The Secret Place: Too Claustrophobic and Too Many Characters

Tana French
Viking 978-0670026326, 464 pp.
* * ½ 

I've become a big fan of Tana French's Dublin Murder Mystery series, but The Secret Place (#5), is easily the weakest link thus far. This time setting is St. Kilda, a Catholic girls' boarding school for the spoiled spawn of the Irish haute bourgeoisie (and wannabes) plopped down in a sylvan glen on Dublin's outskirts. In the sort of logic guaranteed to keep the Catholic Church atop the list of the world's most illogical institutions, it sits cheek-by-jowl with its boys' counterpart, Colm's. Both schools have strict non-fraternization rules because, as we all know, dutiful 14-18 year-olds are too busy with the rosary to think about sex. Sex couldn't have had anything to do with the murder of 16-year-old dream hunk Christopher Harper, right?

 Dublin Detectives Thomas Costello and Antoinette Conway failed to bring a prosecution in that case, a major factor in Costello being quietly "retired" from the police and the humorless Conway remaining partnerless a year later. Harper's files are sent to "Cold Cases," a purgatory for an ambitious lad such as Stephen Moran, who wants to move into the action and prestige of the murder squad. When 15-year-old Holly Mackey shows up, it looks as if Moran may get his chance. Holly, a St. Kilda student and daughter of Detective Frank Mackey (from The Faithful Place), is there to present Stephen with a new clue on the Harper case: a card she liberated in good forensic style from her school's student bulletin board—the namesake Secret Place–on the one-year anniversary of Harper's death. Its message, in pasted on letters cut from a book, reads: "I know who killed him."
The icy Conway isn't sure she wants any part of Moran, whom she correctly thinks is just angling for promotion, but he can play the "good cop" in ways incompatible with her curmudgeonly demeanor, so he's along for a 24-hour ride inside a world neither of them could have imagined growing up on the working-class side of the Liffey. The key to cracking the case hinges on who posted the card to the Secret Place after hours when it was inaccessible to students. It will surprise few to learn that St. Kilda was not as 'secure' as its adult staff thought! It also becomes apparent that the card could have only been pinned to the board by eight girls: members of rival cliques, one of which is Holly's inner circle.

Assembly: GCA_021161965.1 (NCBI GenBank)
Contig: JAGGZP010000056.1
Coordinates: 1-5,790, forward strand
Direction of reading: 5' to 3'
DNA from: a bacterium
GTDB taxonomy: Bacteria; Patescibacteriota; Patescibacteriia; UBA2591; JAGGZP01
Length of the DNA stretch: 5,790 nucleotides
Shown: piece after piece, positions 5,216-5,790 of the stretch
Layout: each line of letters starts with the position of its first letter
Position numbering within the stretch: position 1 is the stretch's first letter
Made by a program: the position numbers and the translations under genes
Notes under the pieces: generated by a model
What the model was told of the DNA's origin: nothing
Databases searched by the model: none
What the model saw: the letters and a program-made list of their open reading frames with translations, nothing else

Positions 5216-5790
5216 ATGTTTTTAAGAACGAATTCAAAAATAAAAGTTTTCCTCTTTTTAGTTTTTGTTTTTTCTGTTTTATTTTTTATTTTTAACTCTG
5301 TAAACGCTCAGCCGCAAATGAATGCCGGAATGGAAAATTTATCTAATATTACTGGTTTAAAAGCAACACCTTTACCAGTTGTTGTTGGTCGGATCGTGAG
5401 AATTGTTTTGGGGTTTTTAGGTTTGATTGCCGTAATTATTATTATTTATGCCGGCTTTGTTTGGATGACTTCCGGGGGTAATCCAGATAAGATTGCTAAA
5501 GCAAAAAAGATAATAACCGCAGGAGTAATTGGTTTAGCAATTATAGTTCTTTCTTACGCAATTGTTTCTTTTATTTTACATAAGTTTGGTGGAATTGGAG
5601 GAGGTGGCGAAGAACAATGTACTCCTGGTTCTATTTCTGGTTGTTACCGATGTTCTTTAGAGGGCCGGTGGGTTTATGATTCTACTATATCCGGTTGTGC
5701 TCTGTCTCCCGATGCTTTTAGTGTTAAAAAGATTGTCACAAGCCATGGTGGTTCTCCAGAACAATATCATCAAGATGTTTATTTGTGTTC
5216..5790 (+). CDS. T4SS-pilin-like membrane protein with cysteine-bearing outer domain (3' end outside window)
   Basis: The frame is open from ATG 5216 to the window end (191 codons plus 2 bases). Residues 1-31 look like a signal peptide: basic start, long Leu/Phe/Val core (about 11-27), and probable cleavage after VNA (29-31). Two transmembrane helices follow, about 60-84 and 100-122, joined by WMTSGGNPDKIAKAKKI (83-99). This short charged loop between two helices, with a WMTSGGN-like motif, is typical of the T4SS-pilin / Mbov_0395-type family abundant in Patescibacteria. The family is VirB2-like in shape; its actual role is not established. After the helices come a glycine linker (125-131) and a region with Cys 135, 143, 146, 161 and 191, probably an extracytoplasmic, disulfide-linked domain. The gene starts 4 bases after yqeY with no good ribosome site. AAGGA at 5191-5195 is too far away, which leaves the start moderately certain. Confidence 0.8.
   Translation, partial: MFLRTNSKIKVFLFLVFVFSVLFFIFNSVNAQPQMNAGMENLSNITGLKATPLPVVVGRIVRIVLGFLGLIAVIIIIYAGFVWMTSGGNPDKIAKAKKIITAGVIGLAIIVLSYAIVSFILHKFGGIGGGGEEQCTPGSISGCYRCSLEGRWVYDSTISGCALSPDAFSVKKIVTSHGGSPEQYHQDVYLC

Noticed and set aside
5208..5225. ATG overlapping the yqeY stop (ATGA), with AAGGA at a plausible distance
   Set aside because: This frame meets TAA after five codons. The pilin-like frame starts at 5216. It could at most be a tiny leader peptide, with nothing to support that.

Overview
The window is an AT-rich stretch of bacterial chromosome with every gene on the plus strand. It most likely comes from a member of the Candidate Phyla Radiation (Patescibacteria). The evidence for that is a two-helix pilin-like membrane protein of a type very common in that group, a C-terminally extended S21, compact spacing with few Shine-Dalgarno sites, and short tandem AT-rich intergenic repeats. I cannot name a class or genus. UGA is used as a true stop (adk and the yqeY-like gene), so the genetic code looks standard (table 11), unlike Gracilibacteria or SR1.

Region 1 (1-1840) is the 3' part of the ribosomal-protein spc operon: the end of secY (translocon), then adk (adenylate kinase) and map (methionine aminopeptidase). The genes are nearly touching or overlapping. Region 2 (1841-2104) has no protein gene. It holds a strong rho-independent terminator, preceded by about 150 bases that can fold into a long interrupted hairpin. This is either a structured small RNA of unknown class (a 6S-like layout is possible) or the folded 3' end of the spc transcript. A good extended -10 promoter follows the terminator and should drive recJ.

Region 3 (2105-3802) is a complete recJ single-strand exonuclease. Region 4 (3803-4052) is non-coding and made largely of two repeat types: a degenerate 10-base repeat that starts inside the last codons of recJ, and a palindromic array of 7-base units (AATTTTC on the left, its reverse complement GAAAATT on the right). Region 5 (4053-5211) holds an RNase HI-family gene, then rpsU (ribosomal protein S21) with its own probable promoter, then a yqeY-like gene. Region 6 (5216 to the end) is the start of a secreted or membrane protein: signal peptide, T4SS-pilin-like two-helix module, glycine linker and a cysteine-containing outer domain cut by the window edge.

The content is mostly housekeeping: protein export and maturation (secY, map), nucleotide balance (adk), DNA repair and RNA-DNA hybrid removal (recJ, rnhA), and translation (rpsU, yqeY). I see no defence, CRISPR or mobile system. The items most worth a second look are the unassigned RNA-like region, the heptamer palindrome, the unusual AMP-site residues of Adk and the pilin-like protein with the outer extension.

Unless you've spent time in such a private school, you do not know the meaning of 'vicious,' but are any of these smart-ass, foul-mouthed, narcissistic girls capable of murder? We are drawn deep into both cliques: Holly is the most intelligent of the eight, but even she turns bitchy when she demurs to the scheming, wise-cracking Julia Harte, who lords over her, the dreamy Selena Wynne, and the gauche-but-about-to-bud Rebecca O'Mara. All four claim to have sworn off dating, largely because the only guys they see are Colm's students, who are as awkward as they and suffer from testosterone poisoning to boot. But what Julia's brood really hates is Joanne Heffernan's clique. Joanne is Svengali-like in the way that she manipulates dimwitted Orla Burgess, compliant Alison Muldon, and flirty Gemma Harding. Joanne's airhead crew is so obsessed with popularity that they look and dress alike. Holly's lot has nicknamed them the "Daleks," as if they were the cyborg race from Doctor Who. The only thing all eight agree upon is that Chris was such a hunk that he couldn't possibly have been dating anyone from the other clique. Moran and Conway aren't buying that, but it won't be easy separating the murderer from the framers.
Sound complex? It is, and not always in a good way. The novel is often claustrophobic. Chapters alter between a series of interrogations that take place over one very long day and flashbacks to the shenanigans and intrigue that took place in the months leading to Chris' death. Still, we never venture off the St. Kilda campus. You can feel the walls closing in as we near revelation, but I too started to feel weary by then. Ms. French is a skillful writer, but there's literally not enough space for much to happen.
Toward the end, Holly's father makes a dramatic appearance. This means that the novel has a dozen (including Chris) major characters and, frankly, that's four or five too many. Even at  440+ pages, you quickly eliminate numerous suspects because their characters aren't well enough developed to make them credible villains. There's also ghost hysteria thrown in that's too silly to play the role French assigns.
I finished The Secret Place. I didn't resent spending my time doing so, but I probably could have done something more productive. I admire the fact that French's detectives are flawed people, not Sherlock-like deductive geniuses, but what I took away from this book is that Irish police methods are very different from those in America, that private schools are Dickensian nightmares, and that children should be cryogenically frozen from ages 14 to 18. That's probably not what French had in mind. Read it or skip it; it will neither shatter nor rock your world.  Rob Weir

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